these divisions have continued to be of importance in India. A few of these Indian eras are: the Vikrama era, beginning 58 BC; the Saka era beginning 78 A D; the Gupta era beginning 320 A D; and the Harsha era beginning 606 A D. The Vikrama and Saka eras are in use today too.

March 18, 1999, marking the start of the 52nd century, falls under the 'Shalivahana Saka`, 1921.

It must be noted that the Indian cosmogonic and astronomical systems, while developing independently of western systems, bear remarkable affinities with the latter. For instance, the calculation of the year in both systems are very similar. The Arya Siddhanta and Rajamriganka systems are in use even today.

And now, a quick look at the other major calendar systems of the world. England`s Stonehenge, dating back to 2000 BC, is perhaps the most famous.

Observations were made by lining up stones with a marker and watching for the appearance of the sun or moon against that point on the horizon that lay in the same straight line. Today more than 600 structures, perhaps contemporaneous with Stonehenge, have been discovered across Britain.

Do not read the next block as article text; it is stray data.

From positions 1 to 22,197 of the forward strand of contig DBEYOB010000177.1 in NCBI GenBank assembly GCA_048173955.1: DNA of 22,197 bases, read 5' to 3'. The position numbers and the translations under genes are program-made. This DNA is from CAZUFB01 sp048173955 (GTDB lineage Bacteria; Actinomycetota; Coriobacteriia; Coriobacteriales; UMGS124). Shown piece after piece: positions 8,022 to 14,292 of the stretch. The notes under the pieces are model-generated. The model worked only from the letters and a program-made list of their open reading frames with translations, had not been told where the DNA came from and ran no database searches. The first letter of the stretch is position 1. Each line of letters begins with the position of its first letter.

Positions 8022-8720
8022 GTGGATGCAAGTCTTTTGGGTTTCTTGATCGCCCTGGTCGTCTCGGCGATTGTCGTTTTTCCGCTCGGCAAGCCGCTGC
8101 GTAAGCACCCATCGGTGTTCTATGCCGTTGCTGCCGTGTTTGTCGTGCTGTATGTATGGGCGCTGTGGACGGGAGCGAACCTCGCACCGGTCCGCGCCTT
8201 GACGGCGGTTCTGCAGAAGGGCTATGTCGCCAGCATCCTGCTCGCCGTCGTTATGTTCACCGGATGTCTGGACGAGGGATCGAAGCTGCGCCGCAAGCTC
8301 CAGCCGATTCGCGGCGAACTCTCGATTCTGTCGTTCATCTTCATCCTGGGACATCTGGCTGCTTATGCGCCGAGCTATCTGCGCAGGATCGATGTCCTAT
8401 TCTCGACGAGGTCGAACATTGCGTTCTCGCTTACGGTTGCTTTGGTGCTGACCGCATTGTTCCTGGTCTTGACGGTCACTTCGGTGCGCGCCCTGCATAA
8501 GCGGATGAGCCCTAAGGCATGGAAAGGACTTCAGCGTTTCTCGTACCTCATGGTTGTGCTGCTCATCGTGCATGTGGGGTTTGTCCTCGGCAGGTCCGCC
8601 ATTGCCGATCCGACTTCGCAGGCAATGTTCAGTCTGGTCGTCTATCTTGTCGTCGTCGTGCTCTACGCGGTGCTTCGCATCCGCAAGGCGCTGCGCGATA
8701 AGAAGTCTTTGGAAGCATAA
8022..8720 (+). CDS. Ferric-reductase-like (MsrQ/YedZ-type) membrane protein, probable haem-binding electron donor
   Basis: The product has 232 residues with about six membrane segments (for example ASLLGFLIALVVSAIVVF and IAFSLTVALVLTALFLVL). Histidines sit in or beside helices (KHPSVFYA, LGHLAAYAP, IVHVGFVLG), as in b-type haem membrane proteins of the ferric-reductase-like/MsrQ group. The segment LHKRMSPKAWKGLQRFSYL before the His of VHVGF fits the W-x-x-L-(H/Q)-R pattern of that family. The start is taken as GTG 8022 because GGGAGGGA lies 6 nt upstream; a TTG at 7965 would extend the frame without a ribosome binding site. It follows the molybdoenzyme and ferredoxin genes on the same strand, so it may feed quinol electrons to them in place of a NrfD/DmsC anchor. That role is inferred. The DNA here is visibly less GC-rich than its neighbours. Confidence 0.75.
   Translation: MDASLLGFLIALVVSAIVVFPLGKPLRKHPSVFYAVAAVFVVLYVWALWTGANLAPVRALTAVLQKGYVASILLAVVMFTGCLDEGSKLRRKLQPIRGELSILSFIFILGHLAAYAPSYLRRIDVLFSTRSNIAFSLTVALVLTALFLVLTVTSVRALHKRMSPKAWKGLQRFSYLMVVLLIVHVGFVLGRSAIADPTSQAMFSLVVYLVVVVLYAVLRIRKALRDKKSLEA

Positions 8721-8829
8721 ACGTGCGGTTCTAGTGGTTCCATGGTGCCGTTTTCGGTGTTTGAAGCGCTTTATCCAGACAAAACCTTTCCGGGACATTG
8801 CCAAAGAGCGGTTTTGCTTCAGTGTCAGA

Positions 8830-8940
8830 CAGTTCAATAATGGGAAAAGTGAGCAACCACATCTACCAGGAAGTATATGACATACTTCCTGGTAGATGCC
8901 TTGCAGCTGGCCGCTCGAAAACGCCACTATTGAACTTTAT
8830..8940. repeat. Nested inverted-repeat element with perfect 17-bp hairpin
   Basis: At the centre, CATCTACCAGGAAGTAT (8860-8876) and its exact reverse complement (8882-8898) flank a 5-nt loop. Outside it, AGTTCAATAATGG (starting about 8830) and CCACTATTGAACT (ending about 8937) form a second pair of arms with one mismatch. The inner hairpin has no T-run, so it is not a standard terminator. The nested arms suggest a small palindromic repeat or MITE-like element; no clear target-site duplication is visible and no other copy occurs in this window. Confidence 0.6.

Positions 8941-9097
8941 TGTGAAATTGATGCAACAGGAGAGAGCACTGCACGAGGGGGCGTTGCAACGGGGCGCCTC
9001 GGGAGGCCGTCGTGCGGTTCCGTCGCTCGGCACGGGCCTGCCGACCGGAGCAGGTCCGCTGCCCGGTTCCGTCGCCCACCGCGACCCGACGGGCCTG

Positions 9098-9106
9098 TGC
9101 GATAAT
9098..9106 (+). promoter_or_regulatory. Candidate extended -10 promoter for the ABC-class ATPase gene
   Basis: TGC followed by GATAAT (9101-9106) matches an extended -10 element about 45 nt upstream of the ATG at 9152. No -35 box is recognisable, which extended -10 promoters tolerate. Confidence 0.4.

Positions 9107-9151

Hipparchus, the Rhodes astronomer of 150 BC, calculated the length of a tropical year as 365.242 days, and a lunation as 29.53058 days, both figures remarkably close to the present day calculation of 365.242199 days and 29.53059 days
respectively.
The Julian system of 7,980 year cycles was designed by the French scholar, Joseph Justus Scaliger (1540-1609). The Roman Republican calendar is supposed to have been introduced by the fifth Roman king, Tarquinius Priscius (616-579 BC). This mainly lunar calendar was 10 1/4 days short of a 365 1/4- day tropical year, thus necessitating the intercalation of a month (termed 'Mercedonius`, derived from 'merces`, meaning wages).The Jewish calendar, a highly complex system, is 'lunisolar`, where the years are solar and months lunar.